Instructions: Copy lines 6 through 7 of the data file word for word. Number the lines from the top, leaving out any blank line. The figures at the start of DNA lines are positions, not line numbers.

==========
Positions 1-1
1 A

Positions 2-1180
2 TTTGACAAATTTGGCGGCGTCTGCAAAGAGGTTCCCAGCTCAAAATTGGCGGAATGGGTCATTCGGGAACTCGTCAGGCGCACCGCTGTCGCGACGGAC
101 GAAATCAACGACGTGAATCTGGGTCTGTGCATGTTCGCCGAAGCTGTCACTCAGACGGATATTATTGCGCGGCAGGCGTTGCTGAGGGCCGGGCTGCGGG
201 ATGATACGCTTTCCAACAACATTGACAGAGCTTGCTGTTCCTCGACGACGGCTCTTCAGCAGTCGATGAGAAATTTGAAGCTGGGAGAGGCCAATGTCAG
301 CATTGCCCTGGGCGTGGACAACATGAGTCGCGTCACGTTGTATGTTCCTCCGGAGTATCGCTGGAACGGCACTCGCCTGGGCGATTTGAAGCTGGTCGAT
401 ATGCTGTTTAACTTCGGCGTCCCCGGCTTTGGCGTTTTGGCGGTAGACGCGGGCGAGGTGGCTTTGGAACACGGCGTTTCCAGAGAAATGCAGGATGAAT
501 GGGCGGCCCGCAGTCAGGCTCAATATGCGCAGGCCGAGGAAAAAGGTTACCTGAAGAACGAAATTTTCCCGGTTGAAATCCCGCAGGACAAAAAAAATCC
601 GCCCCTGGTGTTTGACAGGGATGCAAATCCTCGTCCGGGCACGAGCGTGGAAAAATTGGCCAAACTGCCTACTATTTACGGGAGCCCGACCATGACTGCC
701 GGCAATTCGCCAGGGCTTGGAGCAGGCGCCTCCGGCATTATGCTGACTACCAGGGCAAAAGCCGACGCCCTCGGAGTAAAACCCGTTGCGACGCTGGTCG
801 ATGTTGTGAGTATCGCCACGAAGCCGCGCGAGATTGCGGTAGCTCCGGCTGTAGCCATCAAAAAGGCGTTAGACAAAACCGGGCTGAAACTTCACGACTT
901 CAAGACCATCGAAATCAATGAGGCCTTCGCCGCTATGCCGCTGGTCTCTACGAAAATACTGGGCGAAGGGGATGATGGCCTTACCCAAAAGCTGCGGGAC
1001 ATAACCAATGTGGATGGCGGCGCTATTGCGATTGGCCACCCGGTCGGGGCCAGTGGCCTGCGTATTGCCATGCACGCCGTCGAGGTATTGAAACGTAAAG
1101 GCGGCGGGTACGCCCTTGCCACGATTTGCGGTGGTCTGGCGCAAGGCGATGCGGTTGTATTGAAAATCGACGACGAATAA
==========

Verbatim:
201 ATGATACGCTTTCCAACAACATTGACAGAGCTTGCTGTTCCTCGACGACGGCTCTTCAGCAGTCGATGAGAAATTTGAAGCTGGGAGAGGCCAATGTCAG
301 CATTGCCCTGGGCGTGGACAACATGAGTCGCGTCACGTTGTATGTTCCTCCGGAGTATCGCTGGAACGGCACTCGCCTGGGCGATTTGAAGCTGGTCGAT